Razi Mizrahi operates from the premise that beauty exists because we exist and that it is the responsibility of the artist to notice that beauty and make it meaningful for viewers. With this in mind, she assembles large-scale collages using found objects--the artifacts of human life that may be damaged or worn, but still retain a rich history that Mizrahi exploits in developing the themes of a series of artworks. One inspiration in Mizrahi's collages arises from her self-imposed limitations—primarily the prohibition against using newly manufactured materials. Nearly every element of her assemblages, from frames to wiring, has been culled from cast-offs found by chance in the urban environment. To communicate with viewers through visual messages, often coded and layered, using only the materials she finds by happenstance is not just ecological; the randomness requires discipline, and the serendipity ignites an intellectual tension in Mizrahi's creative processes. In each piece, she must "speak" in a new, unfamiliar language. Thus, every piece on some level reflects the good fortune of adventurous discovery. Each is a testament to the romance of grand coincidences. For Mizrahi, the joy of making art is built in part upon the fortuity of finding visually interesting objects and alluring *cabochon* that spark memories common to us all. Since her earliest days in Berkeley, CA, the materials used in her artworks have been dragged from the streets--increasingly from sites around the world, from New York City to London, from Stockholm to Tel Aviv. Her motivation is to rescue the abandoned, to make relevant what has been deemed obsolete, to reclaim beauty from detritus in compositions that contain humor and tragedy.
Ruins for Zenobia
One of the alluring features of Rome is the co-existence of placid ancient ruins and the dizzying elements of modern city life. Reminders of the city's central role in the once-vibrant Roman Empire are everywhere--in the piazzas and arches, the Forum and the Colosseum, the temples and columns. Yet these architectural remains reflect as much about the durability of these standing structures as they do about the continuity of what is not visible. One piece of Roman history that is overshadowed by the phallic stone tributes to past kings and emperors are the contributions by their female counterparts.
The artworks to be shown in the ArtRooms-Rome are intended to draw our attention to the power of feminine forms by adapting the prototypical male form, the phallus, as the "framing device." The artworks will consist of a series of columns (approx. 120 cm H x 40 cm D) encircled by draped canvases depicting female nudes, each of which is gently imperfect and painted in soft raw colors. As with my previous series of nudes (shown in image attached), the female sensuality, emphasized with thick paint and powerful brush strokes, will be offset by desensualizing objects integrated into the composition, such as chains and gears. One unanswered question presented in this exhibition will be the question one may ask when visiting Rome: How can we understand these opposing forces? Is the tension depicted in the drama of the artwork one of feminine versus masculine; fleshy curvatures of maternal bodies versus the unyielding stance of warriors; new modes of power versus ancient authority; or something else?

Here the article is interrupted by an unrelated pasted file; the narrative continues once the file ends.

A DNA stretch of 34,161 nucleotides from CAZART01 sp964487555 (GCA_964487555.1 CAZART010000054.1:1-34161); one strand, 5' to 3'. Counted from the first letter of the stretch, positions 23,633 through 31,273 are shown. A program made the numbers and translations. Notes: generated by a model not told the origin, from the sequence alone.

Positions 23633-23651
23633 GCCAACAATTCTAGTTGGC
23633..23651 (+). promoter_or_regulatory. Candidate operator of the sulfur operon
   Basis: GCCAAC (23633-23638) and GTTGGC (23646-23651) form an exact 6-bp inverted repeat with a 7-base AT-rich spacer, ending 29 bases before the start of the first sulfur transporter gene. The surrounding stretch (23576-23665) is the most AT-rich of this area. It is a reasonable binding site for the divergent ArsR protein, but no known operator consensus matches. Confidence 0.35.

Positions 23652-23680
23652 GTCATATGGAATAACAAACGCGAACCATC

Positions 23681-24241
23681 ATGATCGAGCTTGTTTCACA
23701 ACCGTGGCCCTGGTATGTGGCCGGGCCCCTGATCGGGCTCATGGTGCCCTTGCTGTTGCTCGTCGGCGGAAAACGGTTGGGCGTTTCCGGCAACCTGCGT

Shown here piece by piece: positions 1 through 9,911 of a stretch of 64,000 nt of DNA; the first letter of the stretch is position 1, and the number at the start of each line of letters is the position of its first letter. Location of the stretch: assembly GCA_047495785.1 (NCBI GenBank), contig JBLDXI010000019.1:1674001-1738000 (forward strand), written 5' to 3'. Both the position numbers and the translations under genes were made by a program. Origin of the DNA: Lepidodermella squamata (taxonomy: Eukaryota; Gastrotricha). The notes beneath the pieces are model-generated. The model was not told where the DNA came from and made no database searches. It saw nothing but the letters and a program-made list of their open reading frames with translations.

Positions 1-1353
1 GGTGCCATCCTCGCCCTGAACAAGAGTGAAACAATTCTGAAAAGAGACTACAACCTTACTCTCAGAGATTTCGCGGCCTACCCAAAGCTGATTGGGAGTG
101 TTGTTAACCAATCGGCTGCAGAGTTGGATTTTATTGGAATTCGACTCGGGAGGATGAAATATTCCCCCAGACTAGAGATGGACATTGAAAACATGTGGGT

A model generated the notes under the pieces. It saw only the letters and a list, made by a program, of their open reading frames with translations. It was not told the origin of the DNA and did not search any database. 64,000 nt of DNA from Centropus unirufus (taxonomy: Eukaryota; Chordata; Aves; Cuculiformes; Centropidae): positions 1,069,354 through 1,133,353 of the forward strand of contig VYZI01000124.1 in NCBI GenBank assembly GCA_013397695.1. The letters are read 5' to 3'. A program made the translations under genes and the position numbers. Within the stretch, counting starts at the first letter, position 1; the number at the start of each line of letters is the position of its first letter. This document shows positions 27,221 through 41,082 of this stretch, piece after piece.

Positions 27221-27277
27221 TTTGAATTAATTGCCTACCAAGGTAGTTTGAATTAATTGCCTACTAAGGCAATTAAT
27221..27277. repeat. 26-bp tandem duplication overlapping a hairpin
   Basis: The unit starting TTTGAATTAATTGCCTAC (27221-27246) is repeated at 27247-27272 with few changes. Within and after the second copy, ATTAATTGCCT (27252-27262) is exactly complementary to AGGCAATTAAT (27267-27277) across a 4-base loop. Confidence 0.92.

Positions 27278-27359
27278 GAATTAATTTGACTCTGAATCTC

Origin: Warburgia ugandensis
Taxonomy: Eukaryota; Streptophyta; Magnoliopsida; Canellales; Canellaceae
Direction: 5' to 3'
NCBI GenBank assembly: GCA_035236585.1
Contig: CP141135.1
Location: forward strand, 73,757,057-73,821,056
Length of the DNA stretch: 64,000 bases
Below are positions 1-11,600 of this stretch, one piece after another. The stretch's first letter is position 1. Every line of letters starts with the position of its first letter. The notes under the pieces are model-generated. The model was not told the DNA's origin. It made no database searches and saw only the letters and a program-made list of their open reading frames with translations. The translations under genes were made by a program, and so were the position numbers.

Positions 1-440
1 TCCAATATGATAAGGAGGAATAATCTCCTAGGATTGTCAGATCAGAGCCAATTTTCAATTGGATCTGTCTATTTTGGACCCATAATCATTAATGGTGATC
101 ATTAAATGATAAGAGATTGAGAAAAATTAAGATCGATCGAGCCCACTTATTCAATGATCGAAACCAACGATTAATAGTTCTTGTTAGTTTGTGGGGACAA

Although the paintings will not depict specific individuals, the exhibition is titled for one historical figure who offers a key lesson for understanding women's roles today: Zenobia, Queen of Palmyra, who was known for her physical strength, superior intelligence, and beauty. Zenobia claimed to have descended from a great King of Macedonia and lineage from Cleopatra, but her reputation was built upon her own attributes, not those of her ancestors. She was viewed as an upstart, unwilling to conform with the expectations of her male contemporaries, but politically savvy enough to achieve her goals. Yet, Zenobia was not judged on her own terms. Like other female heroes, Zenobia was admired because she compared favorably with men. This gracious yet rebellious leader reminds us how long the standards for human admiration have been oriented around male guidelines. In lauding Zenobia's multilingual fluency, her skills in the field, as well as her appreciation of poetry, one historian noted that this knowledge gave her a "manly understanding" of the world.
The city of Rome, with its tumbling stone facades and worn columns, also gives us a manly understanding of the world, and this exhibition will echo those shapes in small-scale "monuments" to a female perspective on the world.